China and the EU have decided to hold a bilateral investment and trade fair in Chengdu, southwest China's Sichuan Province, from November 9 to 10, 2006, Yu Ping, vice president of China Council for the Promotion of International Trade (CCPIT), announced at a press conference on Thursday afternoon in Beijing.
The fair, titled EU-China Partenariat 2006, will be co-sponsored by the European Commission, CCPIT, Sichuan provincial government and Chengdu municipal government.
The partenariat, first initiated in 1988, is designed to promote trade, investment and technological cooperation among small and medium-sized enterprises (SMEs) from the EU and other parts of the world. It has been organized in many Asian cities since 1997 and Beijing hosted the first EU-China Partenariat on November 7, 2002.
The partenariat will focus on eight sectors including agricultural product processing, tourism, medical care, environmental protection, machinery, construction equipment, IT and electronic components. It is expected to draw 400 businesses from 25 EU countries and 500 Chinese businesses.
"The EU-China Partenariat 2006 will bring Chinese SMEs opportunities to seek EU business partners, set up connections with EU production, distribution and sales networks and broaden cooperation channels," Yu said.
"Since EU market is oversupplied," he said, "EU SMEs can expand their capital, product, technology and service into the Chinese market, which is more promising and has greater potential."
Serge Abou, the European Commission's ambassador to China, was optimistic about the success of the event.
"Why am I so sure?" he asked with rhetorical question. "First, because we are China and Europe; second, because we have the best companies in the world; third, because Chengdu is a magnificent city, while Sichuan is one of the most beautiful provinces in China. It has the ability to attract quality investors."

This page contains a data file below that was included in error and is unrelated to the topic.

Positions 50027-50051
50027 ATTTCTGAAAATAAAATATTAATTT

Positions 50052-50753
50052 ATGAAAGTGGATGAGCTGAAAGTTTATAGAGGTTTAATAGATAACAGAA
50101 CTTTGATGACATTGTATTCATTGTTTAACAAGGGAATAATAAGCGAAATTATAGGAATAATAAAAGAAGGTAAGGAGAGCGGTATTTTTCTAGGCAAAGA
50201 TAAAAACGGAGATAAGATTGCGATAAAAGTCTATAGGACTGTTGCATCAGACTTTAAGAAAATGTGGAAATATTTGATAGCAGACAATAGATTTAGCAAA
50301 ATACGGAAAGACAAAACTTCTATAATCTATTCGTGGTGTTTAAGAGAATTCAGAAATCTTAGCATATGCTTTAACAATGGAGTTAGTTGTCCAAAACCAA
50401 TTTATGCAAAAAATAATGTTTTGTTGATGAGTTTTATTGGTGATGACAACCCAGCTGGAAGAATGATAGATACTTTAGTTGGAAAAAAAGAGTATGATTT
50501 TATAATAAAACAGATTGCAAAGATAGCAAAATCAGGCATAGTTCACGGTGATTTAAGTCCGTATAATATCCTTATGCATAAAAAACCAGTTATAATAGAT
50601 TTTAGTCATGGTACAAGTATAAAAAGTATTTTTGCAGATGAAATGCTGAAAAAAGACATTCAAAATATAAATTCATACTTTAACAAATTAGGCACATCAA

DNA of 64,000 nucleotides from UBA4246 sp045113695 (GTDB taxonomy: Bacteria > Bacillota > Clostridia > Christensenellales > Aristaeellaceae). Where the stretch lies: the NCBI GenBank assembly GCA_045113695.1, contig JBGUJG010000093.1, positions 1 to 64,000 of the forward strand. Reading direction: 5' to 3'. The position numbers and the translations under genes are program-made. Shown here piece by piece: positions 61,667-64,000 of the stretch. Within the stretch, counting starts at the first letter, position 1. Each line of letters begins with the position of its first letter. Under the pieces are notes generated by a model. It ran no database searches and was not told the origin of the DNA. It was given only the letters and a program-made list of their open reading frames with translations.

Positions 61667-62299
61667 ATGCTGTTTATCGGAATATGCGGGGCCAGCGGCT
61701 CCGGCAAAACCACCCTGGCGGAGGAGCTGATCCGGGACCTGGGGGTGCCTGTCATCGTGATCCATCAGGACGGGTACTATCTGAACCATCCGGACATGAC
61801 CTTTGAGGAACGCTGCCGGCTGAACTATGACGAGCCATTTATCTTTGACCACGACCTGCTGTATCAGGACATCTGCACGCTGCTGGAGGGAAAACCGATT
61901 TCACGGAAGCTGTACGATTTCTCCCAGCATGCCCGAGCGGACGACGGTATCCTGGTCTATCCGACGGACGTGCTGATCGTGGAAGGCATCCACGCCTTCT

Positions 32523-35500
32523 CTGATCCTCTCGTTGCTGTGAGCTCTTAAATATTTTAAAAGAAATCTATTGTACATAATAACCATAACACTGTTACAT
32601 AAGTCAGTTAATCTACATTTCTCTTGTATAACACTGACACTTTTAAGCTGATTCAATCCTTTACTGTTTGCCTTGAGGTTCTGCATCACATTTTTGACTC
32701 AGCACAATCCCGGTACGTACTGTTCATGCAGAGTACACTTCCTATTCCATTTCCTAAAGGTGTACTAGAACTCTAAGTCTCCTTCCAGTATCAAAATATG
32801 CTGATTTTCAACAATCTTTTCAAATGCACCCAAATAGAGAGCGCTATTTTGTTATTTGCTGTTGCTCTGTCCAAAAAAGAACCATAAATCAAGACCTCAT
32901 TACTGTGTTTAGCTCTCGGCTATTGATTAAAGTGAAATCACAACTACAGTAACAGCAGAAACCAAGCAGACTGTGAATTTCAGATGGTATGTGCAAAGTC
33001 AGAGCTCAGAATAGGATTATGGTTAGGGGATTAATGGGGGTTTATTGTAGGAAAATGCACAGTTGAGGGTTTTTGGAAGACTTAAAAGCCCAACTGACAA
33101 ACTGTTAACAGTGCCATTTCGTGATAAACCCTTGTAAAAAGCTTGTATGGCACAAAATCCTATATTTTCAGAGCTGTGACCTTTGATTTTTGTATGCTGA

China-EU trade has grown rapidly over the years. According to the statistics from General Administration of Customs, the value of bilateral trade in the first nine months of this year reached US$157.79 billion, up 23.7 percent from the same period last year, and accounting for 15.04 percent of China's total bilateral trade volume. The EU is now China's No.1 trading partner and China remains EU's second largest trading partner. In addition, the EU is China's fourth largest investor and its prime technology supplier.
Many big EU companies, like Volkswagen, Carrefour and Siemens, entered China's market early with heavy investments. However, SMEs, which account for two thirds of EU enterprises, remain removed from China's market. Investment in the SME sector is therefore the next emphasis for EU-China trade.
Chengdu, capital of Sichuan Province and southwest China's economic center, has become a new investment hotspot. According to a communiqué released by the local statistics bureau, the city's contractual foreign investment in 2004 reached US$1.53 billion, jumping 96.4 percent over the previous year, while its gross domestic product was 218.57 billion yuan (about US$27 billion), up 13.6 percent.
(China.org.cn by staff reporter Tang Fuchun, December 9, 2005)